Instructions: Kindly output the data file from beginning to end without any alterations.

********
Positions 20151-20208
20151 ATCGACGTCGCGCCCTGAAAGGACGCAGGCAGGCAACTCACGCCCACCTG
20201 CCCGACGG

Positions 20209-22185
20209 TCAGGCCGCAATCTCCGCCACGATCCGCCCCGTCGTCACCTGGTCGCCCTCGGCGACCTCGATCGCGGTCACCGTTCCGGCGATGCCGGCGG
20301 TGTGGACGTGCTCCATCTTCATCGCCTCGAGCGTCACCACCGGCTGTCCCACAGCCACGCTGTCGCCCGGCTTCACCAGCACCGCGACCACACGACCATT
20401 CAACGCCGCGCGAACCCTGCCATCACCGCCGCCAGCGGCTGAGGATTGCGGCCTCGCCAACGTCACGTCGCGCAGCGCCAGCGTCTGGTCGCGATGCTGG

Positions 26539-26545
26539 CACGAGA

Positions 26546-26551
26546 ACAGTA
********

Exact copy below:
Positions 20151-20208
20151 ATCGACGTCGCGCCCTGAAAGGACGCAGGCAGGCAACTCACGCCCACCTG
20201 CCCGACGG

Positions 20209-22185
20209 TCAGGCCGCAATCTCCGCCACGATCCGCCCCGTCGTCACCTGGTCGCCCTCGGCGACCTCGATCGCGGTCACCGTTCCGGCGATGCCGGCGG
20301 TGTGGACGTGCTCCATCTTCATCGCCTCGAGCGTCACCACCGGCTGTCCCACAGCCACGCTGTCGCCCGGCTTCACCAGCACCGCGACCACACGACCATT
20401 CAACGCCGCGCGAACCCTGCCATCACCGCCGCCAGCGGCTGAGGATTGCGGCCTCGCCAACGTCACGTCGCGCAGCGCCAGCGTCTGGTCGCGATGCTGG

Positions 26539-26545
26539 CACGAGA

Positions 26546-26551
26546 ACAGTA